INTELLIGENT WORK FORUMS
FOR ENGINEERING PROFESSIONALS

Log In

Come Join Us!

Are you an
Engineering professional?
Join Eng-Tips Forums!
  • Talk With Other Members
  • Be Notified Of Responses
    To Your Posts
  • Keyword Search
  • One-Click Access To Your
    Favorite Forums
  • Automated Signatures
    On Your Posts
  • Best Of All, It's Free!

*Eng-Tips's functionality depends on members receiving e-mail. By joining you are opting in to receive e-mail.

Posting Guidelines

Promoting, selling, recruiting, coursework and thesis posting is forbidden.

Jobs

Best thermally conductive paste for galvanized steel heat sink?

Best thermally conductive paste for galvanized steel heat sink?

(OP)
Using some snap on radiators around galvanized tubes, as seen here...



Those radiators are also galvanized steel, same as the tubes, though
in that photo the tube looks to already be painted.

I need to maximize the thermal conductivity between the two surfaces.

Radiators don't easily move when snapped down, so not looking so much
for an adhesive here, as whatever will best conduct heat between them.

If a consideration, the Delta T at the maximum will be 70F as the temp
inside and outside pipe ranges from 35F to 105F.

Some radiators will also have water flowing by them at < 100 PSIG and
under 15 gpm, if that plays into thermal paste selection to minimize
risk of having it eroding away.

Appreciate any suggestions, thanks!

RE: Best thermally conductive paste for galvanized steel heat sink?

What do you mean by "best?"

Your flow and pressure requirements imply a "glue" and not a "paste." What is service life?

Seems to me the go-to answer is a copper-filled or silver-filled epoxy:
http://conductivex.com/Flexible-Copper-Silver-Ther...

However, since water can erode pretty much anything, your service life may be limited. Your best bet might be to form a metal dam around the epoxy joint.

TTFN (ta ta for now)
I can do absolutely anything. I'm an expert! https://www.youtube.com/watch?v=BKorP55Aqvg
FAQ731-376: Eng-Tips.com Forum Policies forum1529: Translation Assistance for Engineers Entire Forum list http://www.eng-tips.com/forumlist.cfm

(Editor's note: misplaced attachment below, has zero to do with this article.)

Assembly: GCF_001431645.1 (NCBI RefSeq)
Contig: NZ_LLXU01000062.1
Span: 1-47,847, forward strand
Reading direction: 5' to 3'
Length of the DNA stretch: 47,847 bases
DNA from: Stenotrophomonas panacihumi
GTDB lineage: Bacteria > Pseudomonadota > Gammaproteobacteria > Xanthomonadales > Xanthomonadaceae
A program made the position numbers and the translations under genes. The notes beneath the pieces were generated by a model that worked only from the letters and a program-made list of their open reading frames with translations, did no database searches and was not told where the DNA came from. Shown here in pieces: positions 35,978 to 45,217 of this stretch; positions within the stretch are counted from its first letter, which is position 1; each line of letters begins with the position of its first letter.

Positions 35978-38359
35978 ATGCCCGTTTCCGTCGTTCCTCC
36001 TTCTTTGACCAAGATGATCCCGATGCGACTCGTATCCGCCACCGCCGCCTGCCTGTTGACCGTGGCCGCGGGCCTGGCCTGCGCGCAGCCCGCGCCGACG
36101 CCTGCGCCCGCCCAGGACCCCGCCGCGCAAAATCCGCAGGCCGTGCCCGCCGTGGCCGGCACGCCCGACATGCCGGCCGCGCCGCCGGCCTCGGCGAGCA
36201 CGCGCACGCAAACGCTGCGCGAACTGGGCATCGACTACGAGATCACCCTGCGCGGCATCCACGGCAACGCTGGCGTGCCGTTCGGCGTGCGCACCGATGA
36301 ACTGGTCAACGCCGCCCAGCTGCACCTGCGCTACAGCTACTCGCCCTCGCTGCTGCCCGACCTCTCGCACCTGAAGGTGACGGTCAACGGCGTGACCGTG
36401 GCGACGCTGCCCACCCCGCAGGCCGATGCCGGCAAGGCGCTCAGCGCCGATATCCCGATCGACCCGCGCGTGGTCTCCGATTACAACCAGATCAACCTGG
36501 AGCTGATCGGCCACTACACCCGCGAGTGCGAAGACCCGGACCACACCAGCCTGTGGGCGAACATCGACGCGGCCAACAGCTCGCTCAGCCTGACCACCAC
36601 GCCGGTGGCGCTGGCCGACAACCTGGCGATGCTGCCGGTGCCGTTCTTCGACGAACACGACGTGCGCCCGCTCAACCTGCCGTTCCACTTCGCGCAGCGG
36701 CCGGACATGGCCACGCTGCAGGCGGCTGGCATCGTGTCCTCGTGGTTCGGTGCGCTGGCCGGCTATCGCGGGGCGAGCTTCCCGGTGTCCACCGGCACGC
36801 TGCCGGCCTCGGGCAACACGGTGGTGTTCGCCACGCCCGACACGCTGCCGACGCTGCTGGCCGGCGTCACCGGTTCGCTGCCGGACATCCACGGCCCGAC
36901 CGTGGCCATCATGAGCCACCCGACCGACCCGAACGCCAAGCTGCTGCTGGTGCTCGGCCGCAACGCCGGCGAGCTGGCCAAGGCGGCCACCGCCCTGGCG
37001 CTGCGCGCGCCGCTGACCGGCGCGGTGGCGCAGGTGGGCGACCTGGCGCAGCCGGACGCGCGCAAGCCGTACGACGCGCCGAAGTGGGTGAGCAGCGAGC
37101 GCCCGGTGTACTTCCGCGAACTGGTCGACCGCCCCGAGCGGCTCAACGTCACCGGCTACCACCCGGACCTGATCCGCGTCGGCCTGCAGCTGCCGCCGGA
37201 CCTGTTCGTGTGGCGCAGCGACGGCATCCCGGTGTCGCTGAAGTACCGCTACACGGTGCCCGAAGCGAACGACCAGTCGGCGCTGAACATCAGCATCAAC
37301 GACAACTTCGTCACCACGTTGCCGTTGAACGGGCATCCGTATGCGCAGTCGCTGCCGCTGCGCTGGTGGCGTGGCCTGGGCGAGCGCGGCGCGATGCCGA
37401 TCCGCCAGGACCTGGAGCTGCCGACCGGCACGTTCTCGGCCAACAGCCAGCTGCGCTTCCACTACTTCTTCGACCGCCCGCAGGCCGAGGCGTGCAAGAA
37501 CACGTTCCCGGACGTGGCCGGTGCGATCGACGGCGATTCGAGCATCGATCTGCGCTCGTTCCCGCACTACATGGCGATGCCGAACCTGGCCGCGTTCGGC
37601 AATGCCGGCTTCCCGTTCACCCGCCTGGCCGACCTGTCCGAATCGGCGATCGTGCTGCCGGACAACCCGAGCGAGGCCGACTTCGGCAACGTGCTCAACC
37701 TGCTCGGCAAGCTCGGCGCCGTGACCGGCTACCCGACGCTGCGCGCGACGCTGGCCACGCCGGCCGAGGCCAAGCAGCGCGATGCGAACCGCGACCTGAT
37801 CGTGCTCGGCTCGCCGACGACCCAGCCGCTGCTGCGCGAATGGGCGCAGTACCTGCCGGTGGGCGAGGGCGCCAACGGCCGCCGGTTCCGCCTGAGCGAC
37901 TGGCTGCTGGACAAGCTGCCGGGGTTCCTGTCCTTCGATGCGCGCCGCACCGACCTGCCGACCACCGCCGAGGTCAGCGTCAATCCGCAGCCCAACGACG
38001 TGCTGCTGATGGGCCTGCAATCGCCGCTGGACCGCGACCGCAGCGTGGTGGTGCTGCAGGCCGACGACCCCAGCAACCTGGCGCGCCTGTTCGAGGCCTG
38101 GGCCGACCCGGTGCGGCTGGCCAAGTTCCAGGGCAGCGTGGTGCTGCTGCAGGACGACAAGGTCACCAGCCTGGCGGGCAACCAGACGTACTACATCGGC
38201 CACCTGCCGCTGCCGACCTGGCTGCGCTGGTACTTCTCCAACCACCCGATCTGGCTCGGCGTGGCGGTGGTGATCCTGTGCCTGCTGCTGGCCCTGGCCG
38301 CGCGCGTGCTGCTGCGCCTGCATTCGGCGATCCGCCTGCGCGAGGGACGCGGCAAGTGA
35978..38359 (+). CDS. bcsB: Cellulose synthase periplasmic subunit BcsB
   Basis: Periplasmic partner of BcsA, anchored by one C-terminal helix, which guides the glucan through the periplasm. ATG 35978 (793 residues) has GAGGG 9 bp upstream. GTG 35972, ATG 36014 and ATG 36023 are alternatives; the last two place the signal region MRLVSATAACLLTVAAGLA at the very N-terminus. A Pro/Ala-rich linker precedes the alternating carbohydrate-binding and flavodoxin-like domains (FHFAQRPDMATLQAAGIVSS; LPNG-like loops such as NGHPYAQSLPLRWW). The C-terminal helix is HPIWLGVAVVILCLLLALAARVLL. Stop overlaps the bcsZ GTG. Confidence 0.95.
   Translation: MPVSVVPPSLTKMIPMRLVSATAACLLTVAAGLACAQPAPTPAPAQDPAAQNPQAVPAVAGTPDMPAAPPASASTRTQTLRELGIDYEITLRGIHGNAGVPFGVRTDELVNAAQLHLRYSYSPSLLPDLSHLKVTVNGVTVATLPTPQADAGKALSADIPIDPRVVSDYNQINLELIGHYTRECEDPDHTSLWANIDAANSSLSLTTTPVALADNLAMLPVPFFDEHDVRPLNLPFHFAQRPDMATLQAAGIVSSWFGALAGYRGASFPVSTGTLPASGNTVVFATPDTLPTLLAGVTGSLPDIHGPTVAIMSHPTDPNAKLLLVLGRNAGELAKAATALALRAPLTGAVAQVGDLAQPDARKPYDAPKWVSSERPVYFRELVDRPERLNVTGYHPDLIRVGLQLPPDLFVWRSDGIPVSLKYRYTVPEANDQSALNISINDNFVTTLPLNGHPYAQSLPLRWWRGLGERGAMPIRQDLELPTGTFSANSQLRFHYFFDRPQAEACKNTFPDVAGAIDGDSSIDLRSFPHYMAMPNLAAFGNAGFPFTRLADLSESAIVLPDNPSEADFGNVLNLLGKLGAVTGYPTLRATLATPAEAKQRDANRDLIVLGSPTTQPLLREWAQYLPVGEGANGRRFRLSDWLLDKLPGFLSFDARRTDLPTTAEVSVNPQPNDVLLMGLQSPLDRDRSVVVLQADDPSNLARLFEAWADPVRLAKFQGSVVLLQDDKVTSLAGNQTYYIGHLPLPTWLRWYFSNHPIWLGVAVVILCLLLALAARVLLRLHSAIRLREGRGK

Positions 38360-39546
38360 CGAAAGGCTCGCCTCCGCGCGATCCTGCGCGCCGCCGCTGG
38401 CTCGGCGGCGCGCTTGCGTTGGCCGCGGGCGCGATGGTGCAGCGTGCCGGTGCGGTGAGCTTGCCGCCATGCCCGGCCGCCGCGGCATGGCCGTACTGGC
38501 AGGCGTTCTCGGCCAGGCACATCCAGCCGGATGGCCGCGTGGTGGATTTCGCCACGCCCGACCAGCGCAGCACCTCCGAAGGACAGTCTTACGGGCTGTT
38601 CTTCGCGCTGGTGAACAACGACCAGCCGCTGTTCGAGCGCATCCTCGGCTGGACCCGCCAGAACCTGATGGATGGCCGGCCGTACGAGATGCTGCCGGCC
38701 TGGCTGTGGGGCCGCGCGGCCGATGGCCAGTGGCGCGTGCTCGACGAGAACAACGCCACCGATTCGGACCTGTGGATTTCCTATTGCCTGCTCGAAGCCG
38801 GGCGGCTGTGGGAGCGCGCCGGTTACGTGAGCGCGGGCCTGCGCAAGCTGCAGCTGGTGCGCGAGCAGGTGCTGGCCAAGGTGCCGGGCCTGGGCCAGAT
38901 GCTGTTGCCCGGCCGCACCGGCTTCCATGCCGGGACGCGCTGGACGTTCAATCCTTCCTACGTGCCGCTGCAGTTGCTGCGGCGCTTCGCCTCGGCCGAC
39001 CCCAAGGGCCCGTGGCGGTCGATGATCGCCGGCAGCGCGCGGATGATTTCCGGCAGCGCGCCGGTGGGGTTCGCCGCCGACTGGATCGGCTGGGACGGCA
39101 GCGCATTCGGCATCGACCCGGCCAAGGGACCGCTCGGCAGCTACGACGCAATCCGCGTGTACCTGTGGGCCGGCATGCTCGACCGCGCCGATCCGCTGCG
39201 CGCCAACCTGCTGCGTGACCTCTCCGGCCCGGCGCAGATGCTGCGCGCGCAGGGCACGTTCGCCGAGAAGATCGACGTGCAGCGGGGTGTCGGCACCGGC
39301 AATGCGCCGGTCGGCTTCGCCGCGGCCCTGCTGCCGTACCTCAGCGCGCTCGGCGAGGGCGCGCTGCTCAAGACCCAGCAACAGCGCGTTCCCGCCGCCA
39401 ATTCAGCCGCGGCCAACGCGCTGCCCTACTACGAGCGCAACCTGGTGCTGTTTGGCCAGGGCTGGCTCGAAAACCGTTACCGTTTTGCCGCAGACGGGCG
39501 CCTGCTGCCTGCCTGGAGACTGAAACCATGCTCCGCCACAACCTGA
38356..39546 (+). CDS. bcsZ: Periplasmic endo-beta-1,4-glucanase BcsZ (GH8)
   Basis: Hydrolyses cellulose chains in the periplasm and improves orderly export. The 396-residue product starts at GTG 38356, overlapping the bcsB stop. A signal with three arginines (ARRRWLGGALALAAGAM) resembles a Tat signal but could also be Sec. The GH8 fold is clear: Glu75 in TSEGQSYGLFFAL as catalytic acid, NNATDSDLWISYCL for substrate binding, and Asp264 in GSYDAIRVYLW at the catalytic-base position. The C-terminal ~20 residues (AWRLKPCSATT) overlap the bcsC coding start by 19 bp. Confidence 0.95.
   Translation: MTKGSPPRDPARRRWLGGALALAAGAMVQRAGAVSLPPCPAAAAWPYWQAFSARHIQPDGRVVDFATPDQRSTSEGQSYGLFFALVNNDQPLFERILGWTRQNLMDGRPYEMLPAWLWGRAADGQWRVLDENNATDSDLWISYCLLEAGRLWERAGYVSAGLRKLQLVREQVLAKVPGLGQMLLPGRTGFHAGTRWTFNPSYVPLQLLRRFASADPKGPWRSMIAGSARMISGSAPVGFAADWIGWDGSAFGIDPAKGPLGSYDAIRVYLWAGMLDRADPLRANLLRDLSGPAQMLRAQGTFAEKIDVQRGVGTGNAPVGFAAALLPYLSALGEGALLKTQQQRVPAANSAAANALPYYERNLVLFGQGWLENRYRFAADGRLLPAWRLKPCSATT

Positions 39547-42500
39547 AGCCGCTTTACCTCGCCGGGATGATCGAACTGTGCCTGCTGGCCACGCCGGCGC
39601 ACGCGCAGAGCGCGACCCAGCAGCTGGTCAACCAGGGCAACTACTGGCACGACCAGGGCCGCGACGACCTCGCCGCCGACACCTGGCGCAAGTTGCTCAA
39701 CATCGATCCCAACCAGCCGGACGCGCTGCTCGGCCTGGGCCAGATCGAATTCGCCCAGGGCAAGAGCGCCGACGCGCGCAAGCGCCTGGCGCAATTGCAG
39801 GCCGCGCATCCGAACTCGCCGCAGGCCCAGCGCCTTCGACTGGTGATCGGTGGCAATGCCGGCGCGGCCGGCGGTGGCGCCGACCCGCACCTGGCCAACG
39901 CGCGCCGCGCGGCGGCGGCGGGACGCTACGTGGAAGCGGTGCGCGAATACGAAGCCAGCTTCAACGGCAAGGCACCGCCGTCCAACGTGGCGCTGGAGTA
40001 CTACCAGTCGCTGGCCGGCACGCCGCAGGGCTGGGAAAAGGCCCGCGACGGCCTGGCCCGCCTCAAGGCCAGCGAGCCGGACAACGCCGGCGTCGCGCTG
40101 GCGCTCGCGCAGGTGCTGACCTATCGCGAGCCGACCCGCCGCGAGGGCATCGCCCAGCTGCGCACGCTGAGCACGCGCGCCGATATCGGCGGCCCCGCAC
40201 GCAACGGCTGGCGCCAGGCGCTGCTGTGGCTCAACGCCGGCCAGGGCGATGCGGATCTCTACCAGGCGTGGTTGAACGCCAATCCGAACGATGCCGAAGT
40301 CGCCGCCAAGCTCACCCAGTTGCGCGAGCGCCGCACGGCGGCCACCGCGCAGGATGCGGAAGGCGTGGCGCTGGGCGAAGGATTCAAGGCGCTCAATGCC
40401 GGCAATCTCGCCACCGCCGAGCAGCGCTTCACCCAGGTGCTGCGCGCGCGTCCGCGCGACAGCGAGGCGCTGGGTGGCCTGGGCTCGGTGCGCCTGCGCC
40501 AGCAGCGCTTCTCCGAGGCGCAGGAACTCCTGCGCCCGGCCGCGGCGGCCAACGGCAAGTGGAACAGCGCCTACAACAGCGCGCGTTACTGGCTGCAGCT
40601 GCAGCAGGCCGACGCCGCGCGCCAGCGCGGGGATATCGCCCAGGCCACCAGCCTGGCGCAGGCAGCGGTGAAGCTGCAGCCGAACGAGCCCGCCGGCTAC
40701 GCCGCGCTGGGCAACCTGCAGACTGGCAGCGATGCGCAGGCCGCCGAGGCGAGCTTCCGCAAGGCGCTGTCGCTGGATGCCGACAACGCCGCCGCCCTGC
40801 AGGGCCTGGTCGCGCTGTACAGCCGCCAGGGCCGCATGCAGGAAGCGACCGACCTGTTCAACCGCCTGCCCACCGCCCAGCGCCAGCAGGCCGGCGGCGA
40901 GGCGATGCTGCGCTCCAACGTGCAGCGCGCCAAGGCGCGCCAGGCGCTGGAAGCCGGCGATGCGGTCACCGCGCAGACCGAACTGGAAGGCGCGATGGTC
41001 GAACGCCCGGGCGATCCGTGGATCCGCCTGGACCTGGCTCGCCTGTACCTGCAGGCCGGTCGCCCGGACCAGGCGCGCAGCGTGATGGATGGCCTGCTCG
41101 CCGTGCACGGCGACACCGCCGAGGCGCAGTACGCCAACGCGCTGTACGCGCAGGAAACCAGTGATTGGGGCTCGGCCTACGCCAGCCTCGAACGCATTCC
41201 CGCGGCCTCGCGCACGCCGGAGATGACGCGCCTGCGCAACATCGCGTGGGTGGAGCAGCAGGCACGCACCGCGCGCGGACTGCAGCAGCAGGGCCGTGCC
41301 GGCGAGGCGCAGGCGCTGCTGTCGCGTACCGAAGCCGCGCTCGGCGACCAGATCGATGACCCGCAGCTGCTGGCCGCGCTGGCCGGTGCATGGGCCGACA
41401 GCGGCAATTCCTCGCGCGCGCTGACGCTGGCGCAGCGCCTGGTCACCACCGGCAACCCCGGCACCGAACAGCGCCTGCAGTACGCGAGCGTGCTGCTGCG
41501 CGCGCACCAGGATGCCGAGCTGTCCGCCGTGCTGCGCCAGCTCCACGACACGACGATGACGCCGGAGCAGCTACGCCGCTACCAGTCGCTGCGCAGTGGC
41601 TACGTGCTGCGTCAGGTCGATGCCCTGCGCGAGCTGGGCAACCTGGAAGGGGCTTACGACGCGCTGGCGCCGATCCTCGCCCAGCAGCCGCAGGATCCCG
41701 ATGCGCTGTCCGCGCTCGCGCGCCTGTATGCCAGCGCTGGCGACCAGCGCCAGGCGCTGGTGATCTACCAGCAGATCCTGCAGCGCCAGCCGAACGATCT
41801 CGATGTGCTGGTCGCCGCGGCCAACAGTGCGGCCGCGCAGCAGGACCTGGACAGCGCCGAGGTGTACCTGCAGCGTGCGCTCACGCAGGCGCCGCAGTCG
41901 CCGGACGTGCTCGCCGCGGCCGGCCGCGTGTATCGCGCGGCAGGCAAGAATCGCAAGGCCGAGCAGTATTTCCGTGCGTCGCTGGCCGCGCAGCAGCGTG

RE: Best thermally conductive paste for galvanized steel heat sink?

(OP)
By "best" I mean, for this application, ideal for maximum galvanized to galvanized thermal conductivity where water passage may be an erosion issue.

I'd qualify it further to add that it needs to be readily commercially available and not exorbitant where only NASA can afford.

I'd assumed that some conductive coatings are better suited for some particular types of metals and environments than are others.

RE: Best thermally conductive paste for galvanized steel heat sink?

If this is a "radiator" a galvanized surface is a poor choice, as "shiny silver" means reflective, which is the opposite of a good radiator. These could be worse than doing nothing. And steel is not usually used for heat transfer except at much higher temperatures than you mention.

This type of heat transfer assemble would normally be soldered or brazed to get acceptable heat transfer.

RE: Best thermally conductive paste for galvanized steel heat sink?

(OP)
Compositepro, 'radiator' may have been poor word choice, it was used here in
the sense of a car radiator, conducting heat exchange between air and water.

It's not a radiator in the sense of radiant heat, reflectance or emissivty.

I'm only interested here in enhancing the conductive heat exchange.

RE: Best thermally conductive paste for galvanized steel heat sink?

(OP)
Thanks, IRstuff, been reading up on it...

RE: Best thermally conductive paste for galvanized steel heat sink?

Soldering might make a better joint than epoxy.

RE: Best thermally conductive paste for galvanized steel heat sink?

Braze with a high-silver filler on bare steel parts.

Galvanize the assembly afterwards.

RE: Best thermally conductive paste for galvanized steel heat sink?

(OP)
btrueblood and MintJulep, I would solder or braze if I could, I know that's better,
but for cost restriction issues and a dozen other moving parts needing attention in
this project, I've had to compromise here and settle for less than best efficiencies.

Red Flag This Post

Please let us know here why this post is inappropriate. Reasons such as off-topic, duplicates, flames, illegal, vulgar, or students posting their homework.

Red Flag Submitted

Thank you for helping keep Eng-Tips Forums free from inappropriate posts.
The Eng-Tips staff will check this out and take appropriate action.

Reply To This Thread

Posting in the Eng-Tips forums is a member-only feature.

Click Here to join Eng-Tips and talk with other members!


Resources


Close Box

Join Eng-Tips® Today!

Join your peers on the Internet's largest technical engineering professional community.
It's easy to join and it's free.

Here's Why Members Love Eng-Tips Forums:

Register now while it's still free!

Already a member? Close this window and log in.

Join Us             Close